• Referring to FIG. 3 an example of protecting integrated circuitry, for example protecting a high-voltage output transistor switch from drawing current during a high current ESD event, is shown. The device protected could be an amplifier, such as a bipolar or MOS. Similarly, the device could include a cascade of transistors. However the ESD protection circuitry may be used for other types of devices and for other types of ESD events. The circuit described and illustrated in FIG. 3 includes a centralised clamp 300 which is connected to the cathode (or base) of one or more large isolation diodes or a transistor such as a parasitic transistor 302, 304 and 306 with their anodes (or emitters) connected to the circuit I/O pins 308, 310 and 312 respectively. The circuit further comprises one or more lateral bipolar transistors 314, 316 and 318 which form current mirrors 320, 322 and 324 with the respective large isolation diodes which form current sensor circuits. From a fabrication point of view each of the lateral bipolar transistors may be formed in a single well by drawing stripes in the proximity of the isolation diodes stripes. These stripes may form the collector of the so formed lateral bipolar transistors and are used as ESD current sense elements that are connected to the output transistor's (326) gate or base pull down circuitry (330). The gate or base pull down circuit effectively constitutes a control circuit for the device or devices. This will be described in greater details with respect to FIGS. 4 and 5. The value of the mirror ratio can be determined by the length of the stripes mentioned earlier, as will be described in greater detail with respect to FIG. 5.
  • During a positive ESD event on one or more pins, the isolation diodes 302, 304 and 306 and the centralised clamp 300 will divert the main ESD current. The current mirrors 320, 322 and 324 sense the ESD current and switch on the pull down circuitry, thereby avoiding capacitive pull-up of the output transistor's (326) gate or base and switching off the output transistor 326. This effectively prevents the output transistor from switching on and self-destructing. The integrated circuit may also includes a gate driver 328 being part of the circuit that is active under normal operating conditions connected to the output transistor 326. The output transistor 326 may be in the form of a MOSFET or any other appropriate type of device. The output transistor 326 may, as shown be connected to the pin to drive the voltage and/or current as the pin and thus to output signals. The protection circuitry and the device(s) to be protected may be included in a single integrated circuit, for example on multiple dies provided in a single package or on a single die. Although not shown in FIG. 1, the output transistor 326 may be connected, via gate driver 328 to a source of the signals to be outputted, such as a processor core or other suitable circuitry.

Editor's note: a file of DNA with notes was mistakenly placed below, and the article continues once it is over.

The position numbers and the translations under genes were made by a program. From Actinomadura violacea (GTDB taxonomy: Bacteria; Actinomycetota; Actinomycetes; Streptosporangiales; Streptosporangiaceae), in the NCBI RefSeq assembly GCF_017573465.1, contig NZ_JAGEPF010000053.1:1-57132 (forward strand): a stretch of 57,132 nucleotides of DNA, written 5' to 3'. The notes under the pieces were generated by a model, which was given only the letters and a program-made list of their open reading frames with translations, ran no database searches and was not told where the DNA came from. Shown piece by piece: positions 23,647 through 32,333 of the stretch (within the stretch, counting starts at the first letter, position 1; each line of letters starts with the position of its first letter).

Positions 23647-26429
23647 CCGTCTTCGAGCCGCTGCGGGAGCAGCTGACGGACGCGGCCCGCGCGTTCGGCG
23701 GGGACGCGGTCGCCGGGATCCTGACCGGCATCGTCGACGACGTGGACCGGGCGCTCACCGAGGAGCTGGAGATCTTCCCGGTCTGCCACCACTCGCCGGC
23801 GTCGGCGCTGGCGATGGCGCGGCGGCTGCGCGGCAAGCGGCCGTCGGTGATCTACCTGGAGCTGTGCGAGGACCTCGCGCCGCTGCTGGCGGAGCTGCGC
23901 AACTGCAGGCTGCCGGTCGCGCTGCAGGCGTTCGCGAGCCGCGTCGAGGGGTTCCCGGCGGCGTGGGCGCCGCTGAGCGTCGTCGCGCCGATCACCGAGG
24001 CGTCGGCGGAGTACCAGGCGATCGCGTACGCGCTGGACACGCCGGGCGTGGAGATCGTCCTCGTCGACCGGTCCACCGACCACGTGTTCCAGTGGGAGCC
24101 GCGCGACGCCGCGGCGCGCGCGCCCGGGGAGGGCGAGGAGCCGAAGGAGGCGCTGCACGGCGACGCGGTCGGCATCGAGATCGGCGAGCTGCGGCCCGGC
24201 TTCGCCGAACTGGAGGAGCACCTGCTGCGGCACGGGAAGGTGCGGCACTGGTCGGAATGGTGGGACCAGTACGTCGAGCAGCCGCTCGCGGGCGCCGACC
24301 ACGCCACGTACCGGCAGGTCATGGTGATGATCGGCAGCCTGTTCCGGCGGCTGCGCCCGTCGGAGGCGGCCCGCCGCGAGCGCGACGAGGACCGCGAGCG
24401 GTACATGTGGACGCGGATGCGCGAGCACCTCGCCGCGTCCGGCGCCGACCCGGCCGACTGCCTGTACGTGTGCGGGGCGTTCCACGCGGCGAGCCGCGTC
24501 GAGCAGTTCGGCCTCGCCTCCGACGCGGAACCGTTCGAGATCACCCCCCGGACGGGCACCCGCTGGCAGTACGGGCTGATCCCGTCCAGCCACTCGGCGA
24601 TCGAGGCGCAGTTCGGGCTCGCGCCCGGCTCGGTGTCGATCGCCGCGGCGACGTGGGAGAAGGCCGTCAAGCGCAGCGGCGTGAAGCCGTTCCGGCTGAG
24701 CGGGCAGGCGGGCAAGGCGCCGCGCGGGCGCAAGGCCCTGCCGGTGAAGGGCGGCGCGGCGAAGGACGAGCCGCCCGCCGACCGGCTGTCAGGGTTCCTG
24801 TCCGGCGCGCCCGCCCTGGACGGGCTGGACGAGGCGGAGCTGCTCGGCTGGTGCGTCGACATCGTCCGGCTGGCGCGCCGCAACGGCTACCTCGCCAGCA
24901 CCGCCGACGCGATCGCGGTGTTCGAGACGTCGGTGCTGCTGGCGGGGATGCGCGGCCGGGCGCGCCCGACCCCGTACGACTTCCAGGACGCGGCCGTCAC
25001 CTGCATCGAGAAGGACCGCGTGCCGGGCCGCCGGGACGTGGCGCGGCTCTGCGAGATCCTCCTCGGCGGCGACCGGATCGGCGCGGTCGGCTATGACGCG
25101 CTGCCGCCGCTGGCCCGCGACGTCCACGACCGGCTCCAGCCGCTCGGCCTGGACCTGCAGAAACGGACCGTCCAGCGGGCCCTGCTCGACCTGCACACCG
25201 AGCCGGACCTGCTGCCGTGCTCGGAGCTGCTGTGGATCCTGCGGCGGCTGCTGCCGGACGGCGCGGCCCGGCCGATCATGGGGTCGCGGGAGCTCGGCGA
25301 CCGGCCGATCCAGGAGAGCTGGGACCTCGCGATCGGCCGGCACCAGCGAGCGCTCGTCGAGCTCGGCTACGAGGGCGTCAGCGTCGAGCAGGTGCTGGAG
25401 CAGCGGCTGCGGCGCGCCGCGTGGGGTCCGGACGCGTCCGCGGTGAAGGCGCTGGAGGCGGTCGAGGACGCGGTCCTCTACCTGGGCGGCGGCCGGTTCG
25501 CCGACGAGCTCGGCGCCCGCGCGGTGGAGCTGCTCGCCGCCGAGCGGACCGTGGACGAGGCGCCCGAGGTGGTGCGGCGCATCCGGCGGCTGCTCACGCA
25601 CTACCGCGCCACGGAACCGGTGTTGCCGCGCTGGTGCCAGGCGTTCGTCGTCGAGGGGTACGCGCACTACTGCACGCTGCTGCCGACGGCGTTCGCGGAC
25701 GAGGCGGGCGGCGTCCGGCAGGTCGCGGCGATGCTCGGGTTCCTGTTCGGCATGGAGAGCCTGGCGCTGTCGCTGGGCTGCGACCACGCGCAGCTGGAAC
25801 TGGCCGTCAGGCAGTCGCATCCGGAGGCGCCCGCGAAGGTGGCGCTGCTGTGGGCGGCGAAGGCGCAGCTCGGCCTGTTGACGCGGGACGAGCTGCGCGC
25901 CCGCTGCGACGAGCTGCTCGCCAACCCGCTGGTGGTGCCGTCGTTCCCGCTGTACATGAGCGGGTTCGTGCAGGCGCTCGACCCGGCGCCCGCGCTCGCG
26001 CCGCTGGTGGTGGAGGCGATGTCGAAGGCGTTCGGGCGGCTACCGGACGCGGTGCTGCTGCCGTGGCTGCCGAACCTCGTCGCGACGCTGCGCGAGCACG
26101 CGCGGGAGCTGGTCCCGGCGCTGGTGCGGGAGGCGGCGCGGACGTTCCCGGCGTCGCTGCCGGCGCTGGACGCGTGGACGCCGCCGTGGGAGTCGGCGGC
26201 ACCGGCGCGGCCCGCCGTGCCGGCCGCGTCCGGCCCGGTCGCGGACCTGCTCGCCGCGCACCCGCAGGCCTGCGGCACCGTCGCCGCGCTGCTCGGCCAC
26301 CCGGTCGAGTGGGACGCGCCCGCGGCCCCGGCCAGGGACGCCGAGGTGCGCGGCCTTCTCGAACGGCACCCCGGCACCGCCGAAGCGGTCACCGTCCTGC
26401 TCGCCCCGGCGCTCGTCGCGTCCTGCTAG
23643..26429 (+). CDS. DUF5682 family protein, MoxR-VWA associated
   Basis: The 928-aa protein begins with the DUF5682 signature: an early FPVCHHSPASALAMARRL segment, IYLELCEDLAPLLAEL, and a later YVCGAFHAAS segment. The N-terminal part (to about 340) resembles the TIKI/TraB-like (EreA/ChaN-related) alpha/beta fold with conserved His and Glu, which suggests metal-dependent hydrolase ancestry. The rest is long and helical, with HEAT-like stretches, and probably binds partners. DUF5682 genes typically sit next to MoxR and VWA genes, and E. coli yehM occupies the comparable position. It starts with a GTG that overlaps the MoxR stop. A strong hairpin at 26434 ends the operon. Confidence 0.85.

• The pull-down circuitry (330) will become active above a certain threshold value, for example an ESD current threshold value. As shown, the bipolar transistors 314, 316, 318, are connected with a current output to the control input, e.g. in this example, the gate of the pull down transistor. A resistor 332 connects the current output to ground and forms a current to voltage converter. A diode is connected with a cathode to the gate and with an anode to ground. Thus, when the voltage diode is in reverse, the current will flow through the resistor 332, and the voltage generated by the resistor 332 will cause the pull down resistor to pull down the gate of the output transistor 326. The circuit properties may be designed or redesigned by varying the value of the resistor 332 and the mirror ratio of all or any of the PNP mirrors. For example, the circuit may be designed to pull down the output power transistors gate when the ESD injected current equals 10 Amps and to do nothing if the value of current is below this. Alternatively, the threshold may be 2 Amps for certain output transistor 326 or any other value depending on the circuit requirement. The gate pull down circuit could alternatively be in the form of a current mirror, a bipolar transistor, a cascade of amplifiers or any other device having a current input and current output. The gate pull down circuit may include a current to voltage (not shown per se) converter circuit for example a resistor. In an alternative, the current to voltage converter circuit may be separate from the gate pull down circuit.